When investing in workplace change, the physical space is often the top concern. But in this uncertain environment, the physical space won’t matter if it doesn’t meet the needs of your people. To that end, organizations should be more deliberate in how they think about the people. Focusing on what your people need is similar to taking out an insurance policy on a successful workplace change. Here’s why.
Key Insight 1: Turnover Kills ROI.
This excerpt from Forbes perfectly illustrates why retaining employees is critical to workplace ROI.
“Employee Benefits News reported in 2017 that turnover can cost employers 33 percent of an employee’s annual salary. The culprit? The hiring of a replacement.”
To put a dollar amount on it, if the employee earned a median salary of $45,000 a year, this would cost the company $15,000 per person — on top of the annual $45,000. Considering that a survey from Willis Tower Watson found that one in three hires will leave a company within two years, you see how quickly this can add up.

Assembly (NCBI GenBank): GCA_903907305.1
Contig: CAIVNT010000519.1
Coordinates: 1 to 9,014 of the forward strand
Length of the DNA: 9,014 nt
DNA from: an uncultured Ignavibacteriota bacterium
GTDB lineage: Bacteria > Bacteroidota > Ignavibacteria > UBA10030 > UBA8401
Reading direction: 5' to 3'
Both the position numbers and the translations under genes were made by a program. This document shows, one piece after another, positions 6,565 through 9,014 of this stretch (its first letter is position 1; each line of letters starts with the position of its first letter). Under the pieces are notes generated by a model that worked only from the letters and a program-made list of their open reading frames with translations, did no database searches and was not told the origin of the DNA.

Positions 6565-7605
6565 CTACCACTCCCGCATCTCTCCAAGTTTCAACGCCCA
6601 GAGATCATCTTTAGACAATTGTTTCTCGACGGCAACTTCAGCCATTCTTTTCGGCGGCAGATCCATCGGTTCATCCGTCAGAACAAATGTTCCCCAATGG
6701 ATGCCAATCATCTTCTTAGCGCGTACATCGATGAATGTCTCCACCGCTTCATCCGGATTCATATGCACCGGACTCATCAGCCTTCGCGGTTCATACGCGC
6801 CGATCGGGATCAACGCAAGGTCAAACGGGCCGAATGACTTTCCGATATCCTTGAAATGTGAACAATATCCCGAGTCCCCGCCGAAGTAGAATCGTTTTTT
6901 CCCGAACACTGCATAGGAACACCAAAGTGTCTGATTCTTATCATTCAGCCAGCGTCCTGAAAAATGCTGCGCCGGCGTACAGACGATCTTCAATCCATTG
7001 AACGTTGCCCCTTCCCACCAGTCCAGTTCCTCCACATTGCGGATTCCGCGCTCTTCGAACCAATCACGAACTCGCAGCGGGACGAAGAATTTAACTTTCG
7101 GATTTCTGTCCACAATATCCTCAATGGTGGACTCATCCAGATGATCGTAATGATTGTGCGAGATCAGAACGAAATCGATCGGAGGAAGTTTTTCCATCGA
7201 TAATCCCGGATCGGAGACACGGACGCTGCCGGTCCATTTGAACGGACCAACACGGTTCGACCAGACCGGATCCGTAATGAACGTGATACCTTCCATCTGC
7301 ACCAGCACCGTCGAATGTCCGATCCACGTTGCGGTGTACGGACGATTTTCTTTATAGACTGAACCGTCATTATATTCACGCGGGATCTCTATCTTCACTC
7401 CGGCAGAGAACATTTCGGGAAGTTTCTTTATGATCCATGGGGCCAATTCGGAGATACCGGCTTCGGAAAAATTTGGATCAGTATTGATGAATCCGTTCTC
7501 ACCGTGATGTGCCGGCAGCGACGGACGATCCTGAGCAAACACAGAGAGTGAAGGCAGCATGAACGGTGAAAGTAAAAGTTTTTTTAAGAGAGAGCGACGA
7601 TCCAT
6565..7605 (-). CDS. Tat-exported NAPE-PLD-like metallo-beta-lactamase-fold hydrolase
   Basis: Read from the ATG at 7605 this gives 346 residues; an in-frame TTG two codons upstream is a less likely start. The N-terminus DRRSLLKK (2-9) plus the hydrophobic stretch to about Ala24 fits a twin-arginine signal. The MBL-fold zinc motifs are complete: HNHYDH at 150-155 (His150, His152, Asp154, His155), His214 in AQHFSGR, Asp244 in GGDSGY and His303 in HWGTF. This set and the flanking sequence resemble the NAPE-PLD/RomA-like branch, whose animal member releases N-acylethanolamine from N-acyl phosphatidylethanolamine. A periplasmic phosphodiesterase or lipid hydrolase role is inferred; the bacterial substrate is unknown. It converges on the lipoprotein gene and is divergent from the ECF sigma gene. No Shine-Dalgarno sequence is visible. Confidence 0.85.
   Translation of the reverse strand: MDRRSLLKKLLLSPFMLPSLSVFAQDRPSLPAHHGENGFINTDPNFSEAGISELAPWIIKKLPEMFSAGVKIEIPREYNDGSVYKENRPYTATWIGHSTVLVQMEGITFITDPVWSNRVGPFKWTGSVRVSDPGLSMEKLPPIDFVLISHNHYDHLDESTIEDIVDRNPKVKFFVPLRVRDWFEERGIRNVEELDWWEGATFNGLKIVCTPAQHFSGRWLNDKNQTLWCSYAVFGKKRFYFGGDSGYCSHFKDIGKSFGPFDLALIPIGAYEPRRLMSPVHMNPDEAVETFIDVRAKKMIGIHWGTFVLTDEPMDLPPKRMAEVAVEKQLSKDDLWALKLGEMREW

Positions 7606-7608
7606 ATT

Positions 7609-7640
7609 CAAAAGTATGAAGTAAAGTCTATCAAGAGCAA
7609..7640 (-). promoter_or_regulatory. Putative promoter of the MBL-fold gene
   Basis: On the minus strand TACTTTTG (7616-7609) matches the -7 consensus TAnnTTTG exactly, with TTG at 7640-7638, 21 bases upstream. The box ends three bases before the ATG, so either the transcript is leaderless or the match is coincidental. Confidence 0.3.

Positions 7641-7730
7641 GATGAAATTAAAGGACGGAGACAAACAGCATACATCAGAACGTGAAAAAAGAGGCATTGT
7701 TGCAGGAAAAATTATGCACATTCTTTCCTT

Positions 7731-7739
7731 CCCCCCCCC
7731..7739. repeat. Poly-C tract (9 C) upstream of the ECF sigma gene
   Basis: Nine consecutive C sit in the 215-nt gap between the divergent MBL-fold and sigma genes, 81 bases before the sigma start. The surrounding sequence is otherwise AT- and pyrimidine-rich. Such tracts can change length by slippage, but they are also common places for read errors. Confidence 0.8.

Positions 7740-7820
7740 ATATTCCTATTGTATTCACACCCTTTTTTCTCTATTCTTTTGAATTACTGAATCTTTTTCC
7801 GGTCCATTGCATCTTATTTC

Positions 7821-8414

Taking it a step further, some employees won’t even take a job if the work environment doesn’t work for them. According to VergeSense, 35% of workers would turn down a job if the work environment and company culture aren’t a match for their preferences while a positive workplace experience leads to retention. With that in mind, investing in what your employees need in their work environment is one part of a smart retention strategy.
Key Insight 2: Workplace Experience Drives Productivity.
According to Hubspot, lost productivity costs U.S. businesses $1.8 trillion a year. When reading Hubspot’s study, what jumped out at me were the things workers reported as productivity killers that could be addressed through smart workplace design (and asking them what they need).